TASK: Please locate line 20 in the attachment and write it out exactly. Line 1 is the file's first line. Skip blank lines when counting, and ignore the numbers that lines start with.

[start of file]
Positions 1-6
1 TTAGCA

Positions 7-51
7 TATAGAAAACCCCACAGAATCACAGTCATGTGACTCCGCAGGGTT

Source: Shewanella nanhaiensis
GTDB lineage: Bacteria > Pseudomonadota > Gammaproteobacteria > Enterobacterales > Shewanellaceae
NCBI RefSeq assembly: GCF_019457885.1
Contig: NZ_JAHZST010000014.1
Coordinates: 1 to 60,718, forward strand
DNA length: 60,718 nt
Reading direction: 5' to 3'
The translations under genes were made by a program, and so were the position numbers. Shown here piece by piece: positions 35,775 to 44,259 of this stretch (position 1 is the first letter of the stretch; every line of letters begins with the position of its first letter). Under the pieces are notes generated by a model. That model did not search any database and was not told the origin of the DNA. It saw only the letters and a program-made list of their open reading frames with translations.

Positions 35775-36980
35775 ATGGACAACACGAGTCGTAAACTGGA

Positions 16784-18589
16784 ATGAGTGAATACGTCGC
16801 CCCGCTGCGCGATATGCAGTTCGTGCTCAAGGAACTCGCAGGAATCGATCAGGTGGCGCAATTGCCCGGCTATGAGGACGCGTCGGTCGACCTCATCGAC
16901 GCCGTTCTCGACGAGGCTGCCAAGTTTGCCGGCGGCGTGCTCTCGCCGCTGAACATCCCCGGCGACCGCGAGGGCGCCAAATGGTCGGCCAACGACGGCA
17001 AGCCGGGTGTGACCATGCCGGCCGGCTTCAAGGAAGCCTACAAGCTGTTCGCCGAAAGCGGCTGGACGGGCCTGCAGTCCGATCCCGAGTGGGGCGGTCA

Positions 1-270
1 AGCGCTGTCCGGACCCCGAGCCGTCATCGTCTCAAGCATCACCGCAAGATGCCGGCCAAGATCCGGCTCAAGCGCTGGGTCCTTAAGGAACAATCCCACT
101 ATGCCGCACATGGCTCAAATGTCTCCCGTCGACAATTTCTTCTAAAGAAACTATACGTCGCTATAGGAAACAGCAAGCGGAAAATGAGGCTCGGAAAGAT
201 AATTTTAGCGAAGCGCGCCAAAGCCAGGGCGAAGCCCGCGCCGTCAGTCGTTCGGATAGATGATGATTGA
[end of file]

Positions 1-270